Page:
From Bugs Bunny To Wile E. Coyote: The Animation Genius Of Chuck Jones

From Bugs Bunny To Wile E. Coyote: The Animation Genius Of Chuck Jones

It’s a good bet that you spent hundreds of childhood hours with Chuck Jones, even if you didn’t know who he was at the time. “What’s Up, Doc? The Animation Art of Chuck Jones” is a new exhibition which chronicles the work of the legendary animator who breathed life into household names like Bugs Bunny, Daffy Duck, Wile E. Coyote, and so very many more.

Like many animators, Jones attended what is now CalArts and started working at Warner Bros. during the 1930s. He also worked for Disney and MGM before opening his own company, Chuck Jones Productions. Although he’s best known for his tenure at Warner Bros. drawing Bugs and crew, he directed a total of 300 animated films during his career, from Dr. Seuss’s How the Grinch Stole Christmas, to A Cricket in Times Square, to the Oscar-winning short The Dot and the Line.

Jones died in 2002, but left behind an entire universe of beloved characters who are still a fixture of Saturday mornings and beyond. As the progenitor of so many iconic animated characters it’s tough to distill the genius of Jones into one exhibition. Here are a few photographs, sketches and cells from the exhibition that show his range and his talent. The show is up at the Museum of the Moving Image in Astoria, New York through January. [Museum of the Moving Image]

Jones’s hands

Chuck Jones brings to life two of his most popular characters, Elmer Fudd and Bugs Bunny. According to his autobiography, Jones began drawing cartoons on the unused reams of stationery brought home by his father.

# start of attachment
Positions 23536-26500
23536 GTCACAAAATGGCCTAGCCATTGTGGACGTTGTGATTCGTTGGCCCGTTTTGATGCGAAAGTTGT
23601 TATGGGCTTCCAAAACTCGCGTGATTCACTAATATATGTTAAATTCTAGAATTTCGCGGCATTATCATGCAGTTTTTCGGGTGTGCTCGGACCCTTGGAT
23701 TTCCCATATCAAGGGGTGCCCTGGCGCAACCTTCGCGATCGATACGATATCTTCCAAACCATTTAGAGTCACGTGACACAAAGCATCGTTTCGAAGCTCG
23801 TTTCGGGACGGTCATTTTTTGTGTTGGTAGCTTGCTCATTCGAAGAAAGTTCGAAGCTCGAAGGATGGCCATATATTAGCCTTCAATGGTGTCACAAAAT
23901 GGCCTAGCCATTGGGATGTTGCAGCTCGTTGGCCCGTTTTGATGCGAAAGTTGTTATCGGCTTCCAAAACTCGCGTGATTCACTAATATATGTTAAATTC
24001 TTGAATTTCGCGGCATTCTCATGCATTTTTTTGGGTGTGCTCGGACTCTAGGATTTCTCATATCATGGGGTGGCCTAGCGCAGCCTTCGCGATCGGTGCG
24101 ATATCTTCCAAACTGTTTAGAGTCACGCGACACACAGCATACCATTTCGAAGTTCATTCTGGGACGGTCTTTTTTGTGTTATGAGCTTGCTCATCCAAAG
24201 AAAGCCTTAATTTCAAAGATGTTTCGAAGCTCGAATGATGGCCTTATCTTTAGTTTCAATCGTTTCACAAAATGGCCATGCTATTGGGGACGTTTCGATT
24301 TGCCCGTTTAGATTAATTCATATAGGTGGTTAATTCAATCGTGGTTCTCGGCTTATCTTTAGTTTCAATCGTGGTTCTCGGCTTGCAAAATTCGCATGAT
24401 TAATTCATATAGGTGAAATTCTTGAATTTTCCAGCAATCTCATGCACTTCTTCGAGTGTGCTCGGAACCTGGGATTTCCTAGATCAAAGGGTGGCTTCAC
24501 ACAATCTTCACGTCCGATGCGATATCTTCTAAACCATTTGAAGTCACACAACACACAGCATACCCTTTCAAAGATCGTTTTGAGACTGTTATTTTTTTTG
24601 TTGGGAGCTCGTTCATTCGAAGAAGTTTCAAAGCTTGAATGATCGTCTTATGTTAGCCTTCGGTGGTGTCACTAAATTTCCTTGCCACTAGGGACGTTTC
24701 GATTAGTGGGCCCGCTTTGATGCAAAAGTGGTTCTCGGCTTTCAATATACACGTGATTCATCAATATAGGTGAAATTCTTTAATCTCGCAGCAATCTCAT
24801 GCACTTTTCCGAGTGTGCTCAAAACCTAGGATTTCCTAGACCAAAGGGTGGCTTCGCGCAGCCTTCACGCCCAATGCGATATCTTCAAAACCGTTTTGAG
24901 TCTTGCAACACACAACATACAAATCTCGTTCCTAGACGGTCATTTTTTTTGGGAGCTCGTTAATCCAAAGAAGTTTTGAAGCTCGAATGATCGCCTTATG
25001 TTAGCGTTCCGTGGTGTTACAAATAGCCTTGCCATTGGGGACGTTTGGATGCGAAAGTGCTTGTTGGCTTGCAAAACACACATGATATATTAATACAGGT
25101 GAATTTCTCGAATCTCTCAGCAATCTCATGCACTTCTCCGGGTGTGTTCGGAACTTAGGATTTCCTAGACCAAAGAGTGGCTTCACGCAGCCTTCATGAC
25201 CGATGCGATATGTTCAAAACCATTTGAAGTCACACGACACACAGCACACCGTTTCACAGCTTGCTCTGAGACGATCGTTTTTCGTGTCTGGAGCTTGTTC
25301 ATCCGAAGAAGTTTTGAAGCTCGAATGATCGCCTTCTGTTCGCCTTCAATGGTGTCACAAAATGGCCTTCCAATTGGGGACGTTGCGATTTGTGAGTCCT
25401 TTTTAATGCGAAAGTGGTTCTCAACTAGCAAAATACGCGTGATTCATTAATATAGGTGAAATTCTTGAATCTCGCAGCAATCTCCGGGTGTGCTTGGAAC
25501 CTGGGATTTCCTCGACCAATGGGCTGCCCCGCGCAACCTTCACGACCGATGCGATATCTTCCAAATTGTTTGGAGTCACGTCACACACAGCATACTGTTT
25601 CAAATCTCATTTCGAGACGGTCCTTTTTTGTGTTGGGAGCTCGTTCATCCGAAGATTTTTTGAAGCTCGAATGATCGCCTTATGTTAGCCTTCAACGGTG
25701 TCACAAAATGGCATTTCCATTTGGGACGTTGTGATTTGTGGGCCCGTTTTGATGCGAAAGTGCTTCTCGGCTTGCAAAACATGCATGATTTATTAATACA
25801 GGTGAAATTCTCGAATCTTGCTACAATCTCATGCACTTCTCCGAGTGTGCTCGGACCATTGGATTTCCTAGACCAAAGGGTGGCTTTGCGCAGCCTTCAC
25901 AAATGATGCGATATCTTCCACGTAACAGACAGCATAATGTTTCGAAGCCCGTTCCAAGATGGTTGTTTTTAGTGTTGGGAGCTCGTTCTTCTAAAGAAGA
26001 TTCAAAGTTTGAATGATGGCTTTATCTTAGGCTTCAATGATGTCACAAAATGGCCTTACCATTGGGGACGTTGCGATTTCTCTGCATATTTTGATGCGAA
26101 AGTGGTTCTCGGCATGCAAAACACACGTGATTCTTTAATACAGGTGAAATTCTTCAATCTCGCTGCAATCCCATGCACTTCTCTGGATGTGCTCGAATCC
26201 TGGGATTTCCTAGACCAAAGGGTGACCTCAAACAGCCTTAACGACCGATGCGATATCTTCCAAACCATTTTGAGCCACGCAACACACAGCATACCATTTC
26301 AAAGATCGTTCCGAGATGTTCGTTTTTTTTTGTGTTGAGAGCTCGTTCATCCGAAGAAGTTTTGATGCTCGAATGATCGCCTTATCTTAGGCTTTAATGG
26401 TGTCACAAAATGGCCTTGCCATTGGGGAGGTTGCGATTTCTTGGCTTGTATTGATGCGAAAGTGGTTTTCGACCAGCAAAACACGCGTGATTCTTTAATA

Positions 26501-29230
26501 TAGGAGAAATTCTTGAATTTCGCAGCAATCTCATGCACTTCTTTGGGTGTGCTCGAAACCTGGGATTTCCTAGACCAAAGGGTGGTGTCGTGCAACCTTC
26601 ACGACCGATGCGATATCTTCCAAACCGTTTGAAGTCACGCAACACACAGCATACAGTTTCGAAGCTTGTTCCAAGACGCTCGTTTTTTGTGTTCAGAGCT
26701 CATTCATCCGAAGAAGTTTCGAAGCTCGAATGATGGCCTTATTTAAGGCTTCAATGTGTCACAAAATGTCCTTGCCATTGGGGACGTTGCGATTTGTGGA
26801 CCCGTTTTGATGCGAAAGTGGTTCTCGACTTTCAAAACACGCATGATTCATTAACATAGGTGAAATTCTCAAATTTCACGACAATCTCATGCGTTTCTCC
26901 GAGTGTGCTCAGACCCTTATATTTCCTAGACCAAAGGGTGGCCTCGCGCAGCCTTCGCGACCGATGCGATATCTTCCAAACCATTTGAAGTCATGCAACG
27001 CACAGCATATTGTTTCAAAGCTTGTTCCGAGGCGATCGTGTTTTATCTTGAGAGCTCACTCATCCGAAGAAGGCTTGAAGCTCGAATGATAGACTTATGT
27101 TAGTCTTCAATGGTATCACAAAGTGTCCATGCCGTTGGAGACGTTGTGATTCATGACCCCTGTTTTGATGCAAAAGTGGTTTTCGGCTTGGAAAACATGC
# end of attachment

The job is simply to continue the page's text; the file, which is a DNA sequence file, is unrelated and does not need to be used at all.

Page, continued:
Duck Amuck, 1953

In Jones’s masterpiece that played with our perception of the way cartoons worked, an animator tortures Daffy Duck with his brush, painting off his clothes and changing the background.

Duck Amuck, 1953

Scene still showing an always-mischievous Bugs Bunny — perhaps Jones’s alter ego? — in Duck Amuck.

Character layout drawing, Bugs Bunny, production unknown

The signature way that Jones’s characters walked became part of their on-screen personalities. He would draw these sketches to show animators how to make their movements fluid.

What’s Opera, Doc?, 1957

Frame still from What’s Opera, Doc? which brought Wagner’s Ring Cycle of operas to six-year-olds, who would forever hear “Ride of the Valkyries” as, “Kill the wabbit, kill the wabbit…”

What’s Opera, Doc?, 1957

Character layout drawing from What’s Opera, Doc? showing Bugs Bunny on his white steed.

Robin Hood Daffy, 1958

Frame grab from Robin Hood Daffy, showing Daffy Duck as Robin Hood alongside Porky Pig as Friar Tuck and more.

One Froggy Evening, 1953

Frame still from One Froggy Evening, showing the debut of Michigan J. Frog, a frog who sings enduring classics from “Hello! Ma Baby” to opera, but only to a construction worker.

The Dot and the Line: A Romance in Lower Mathematics, 1965

Jones won an Academy Award for this delightful film, which actually is quite educational on the maths front!

Pictures: Chuck Jones Center for Creativity. Looney Tunes Characters © & TM Warner Bros.